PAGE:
In the photo, a young man hangs by one hand off the side of a skyscraper. He’s using his other hand to take a selfie.
This is called roof-topping. It’s a kind of sports photography that encourages adrenalin junkies to climb skyscrapers and take photos of themselves in various states of daredevilry, like doing handstands on a window ledge 50 storeys up or pumping off a couple of one-armed chin-ups while hanging over an abyss.
As best as I can tell, roof-topping is a young man’s sport. Eventually, I suppose, gravity humbles every climber, even those who don’t fall to their deaths.
But for every roof-topper who quits the sport, another younger photographer will volunteer to take a vertigo-inducing selfie.
This is the education system in miniature. Young people enter arrogant and ignorant, and through an encounter with hard surfaces – teachers, knowledge, truth – they leave humbled and informed. Then comes the next class of show-offs.
The constant arrival of new students leads to repetition. Every incoming class arrives with the same questions, and a teacher can either complain about this fact of human development or else glory in the pattern that develops over the years.
Indeed, many classroom ‘innovations’ exist to keep teachers from becoming bored, not to keep students engaged. For first-year students, the course material is brand new. They’re seeing it for the first time. It needs no dressing up, no innovation.
But if a course is boring, it’s probably because it lacks content. If that’s the case, educators should deliver what students want: A challenging climb and hard surfaces. Authoritative knowledge and wisdom. And not cool new educational tech or dumbed-down lessons.
But as I say, youth is arrogant. The young will indulge in the profane, thinking they’re the first to take such a risk. They will test authority and demand to know if accepted truths are in fact true. This is good. It signals a desire to know reality.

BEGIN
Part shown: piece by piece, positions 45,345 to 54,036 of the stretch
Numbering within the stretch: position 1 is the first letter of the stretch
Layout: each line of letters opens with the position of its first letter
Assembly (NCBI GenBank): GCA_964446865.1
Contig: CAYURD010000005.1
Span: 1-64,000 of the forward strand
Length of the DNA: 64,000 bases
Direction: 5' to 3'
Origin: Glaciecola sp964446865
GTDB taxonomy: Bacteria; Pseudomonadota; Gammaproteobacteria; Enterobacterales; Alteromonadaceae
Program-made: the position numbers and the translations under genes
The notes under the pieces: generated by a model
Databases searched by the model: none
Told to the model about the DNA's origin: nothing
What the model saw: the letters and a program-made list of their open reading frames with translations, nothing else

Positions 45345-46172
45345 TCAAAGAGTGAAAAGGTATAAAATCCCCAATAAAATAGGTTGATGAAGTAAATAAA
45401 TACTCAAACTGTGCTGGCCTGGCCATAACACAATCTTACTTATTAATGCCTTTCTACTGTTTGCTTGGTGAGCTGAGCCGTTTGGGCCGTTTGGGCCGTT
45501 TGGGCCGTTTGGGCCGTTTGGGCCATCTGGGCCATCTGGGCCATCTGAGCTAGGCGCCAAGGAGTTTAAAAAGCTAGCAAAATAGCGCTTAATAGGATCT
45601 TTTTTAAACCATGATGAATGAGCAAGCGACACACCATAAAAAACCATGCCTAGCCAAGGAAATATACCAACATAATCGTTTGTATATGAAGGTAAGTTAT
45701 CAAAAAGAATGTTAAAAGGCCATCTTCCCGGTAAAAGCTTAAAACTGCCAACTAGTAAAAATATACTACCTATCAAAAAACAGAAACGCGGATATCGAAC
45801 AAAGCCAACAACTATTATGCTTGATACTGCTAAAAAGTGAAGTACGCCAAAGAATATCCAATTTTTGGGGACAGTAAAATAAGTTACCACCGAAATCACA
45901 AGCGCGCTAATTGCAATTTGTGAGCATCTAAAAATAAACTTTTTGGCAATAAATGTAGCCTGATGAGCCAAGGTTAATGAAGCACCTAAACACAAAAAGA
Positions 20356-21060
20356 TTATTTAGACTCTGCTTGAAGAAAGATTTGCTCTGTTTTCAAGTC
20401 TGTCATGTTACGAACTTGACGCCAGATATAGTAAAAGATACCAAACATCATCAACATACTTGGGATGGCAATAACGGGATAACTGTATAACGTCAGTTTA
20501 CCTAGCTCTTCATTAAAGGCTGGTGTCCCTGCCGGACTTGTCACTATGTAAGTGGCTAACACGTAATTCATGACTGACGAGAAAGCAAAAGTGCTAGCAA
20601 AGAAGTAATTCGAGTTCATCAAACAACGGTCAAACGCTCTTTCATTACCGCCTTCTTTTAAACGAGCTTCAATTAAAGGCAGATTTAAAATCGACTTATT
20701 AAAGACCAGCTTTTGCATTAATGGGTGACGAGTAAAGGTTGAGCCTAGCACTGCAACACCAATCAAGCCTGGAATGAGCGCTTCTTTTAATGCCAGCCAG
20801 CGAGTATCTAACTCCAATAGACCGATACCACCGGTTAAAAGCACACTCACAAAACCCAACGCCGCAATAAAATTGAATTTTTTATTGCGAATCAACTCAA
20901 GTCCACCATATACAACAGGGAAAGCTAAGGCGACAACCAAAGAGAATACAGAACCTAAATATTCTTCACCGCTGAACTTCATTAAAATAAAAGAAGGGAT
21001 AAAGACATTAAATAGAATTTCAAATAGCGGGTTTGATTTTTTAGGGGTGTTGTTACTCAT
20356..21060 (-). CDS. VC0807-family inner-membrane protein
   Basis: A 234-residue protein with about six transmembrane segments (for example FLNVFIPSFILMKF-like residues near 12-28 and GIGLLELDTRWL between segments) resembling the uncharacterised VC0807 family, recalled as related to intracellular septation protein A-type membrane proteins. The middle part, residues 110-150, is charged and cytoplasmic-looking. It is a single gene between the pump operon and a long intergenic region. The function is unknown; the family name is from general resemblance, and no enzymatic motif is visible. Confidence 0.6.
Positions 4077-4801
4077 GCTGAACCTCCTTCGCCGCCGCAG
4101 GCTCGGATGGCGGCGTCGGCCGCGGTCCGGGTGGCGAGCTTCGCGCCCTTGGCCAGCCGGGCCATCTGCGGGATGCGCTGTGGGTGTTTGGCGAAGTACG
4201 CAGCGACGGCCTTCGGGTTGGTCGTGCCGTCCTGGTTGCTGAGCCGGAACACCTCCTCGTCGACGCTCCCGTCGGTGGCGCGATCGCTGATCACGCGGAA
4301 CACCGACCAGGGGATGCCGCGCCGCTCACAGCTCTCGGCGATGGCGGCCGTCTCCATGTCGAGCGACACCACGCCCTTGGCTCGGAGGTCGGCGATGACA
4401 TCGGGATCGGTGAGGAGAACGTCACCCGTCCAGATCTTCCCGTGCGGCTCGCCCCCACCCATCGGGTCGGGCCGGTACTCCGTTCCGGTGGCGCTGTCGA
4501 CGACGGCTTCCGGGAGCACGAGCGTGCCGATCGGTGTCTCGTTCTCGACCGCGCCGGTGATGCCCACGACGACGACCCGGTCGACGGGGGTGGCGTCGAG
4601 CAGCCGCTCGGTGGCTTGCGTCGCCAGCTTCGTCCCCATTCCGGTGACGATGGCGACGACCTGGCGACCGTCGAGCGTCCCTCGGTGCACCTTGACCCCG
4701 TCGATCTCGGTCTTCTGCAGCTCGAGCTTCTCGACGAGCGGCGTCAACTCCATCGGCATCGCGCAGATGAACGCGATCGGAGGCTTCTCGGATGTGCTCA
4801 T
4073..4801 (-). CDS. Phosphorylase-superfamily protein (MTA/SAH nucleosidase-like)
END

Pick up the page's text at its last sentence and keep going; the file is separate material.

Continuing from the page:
Against this backdrop of youthful curiosity and boundary testing, we can understand why free speech is so hotly debated on university campuses, and why universities need to do more to cultivate free expression and open inquiry.
An example might help explain this point.
Last month, a group of students invited Faith Goldy to speak at Wilfrid Laurier University. Goldy is a journalist who used to work for the conservative Rebel Media and who has made statements that many have interpreted as the wonderings of a white supremacist. (Goldy, for instance, has treated “the JQ” – the Jewish Question – as a matter of serious consideration, rather than as anti-semitic twaddle.)
Predictably, Goldy’s presence at Laurier brought out protestors who pulled a fire alarm to keep the event from happening.
I have not spoken to the students who organized the debate but we can assume from their choice in speaker that they wanted to test boundaries. If they wanted a thoughtful right-of-centre perspective, they could have picked a wiser, more knowledgeable conservative than Goldy. But this event wasn’t about discussion. It was intended as a high-wire act. It was scholastic roof-topping.
In the end, little was accomplished, except to show that most people at Laurier, including university administrators, didn’t care to hear Goldy. In a way, that’s too bad. For if the talk had been permitted to continue, students – for whom everything is new – would have quickly discovered how little knowledge or wisdom Goldy and those like her have to offer.
Students seek confrontation with authority of law, mores and knowledge so they can know for themselves which authorities deserve respect. It’s a pattern that repeats with every incoming class.
Universities have an obligation to encourage these confrontations, to develop courses, hire teachers and invite speakers who set students on a collision course with hard truths.
If they can do this, students can have what they seek: to be challenged and humbled by knowledge.
Troy Media columnist Robert Price is an assistant professor at the University of Toronto Mississauga.
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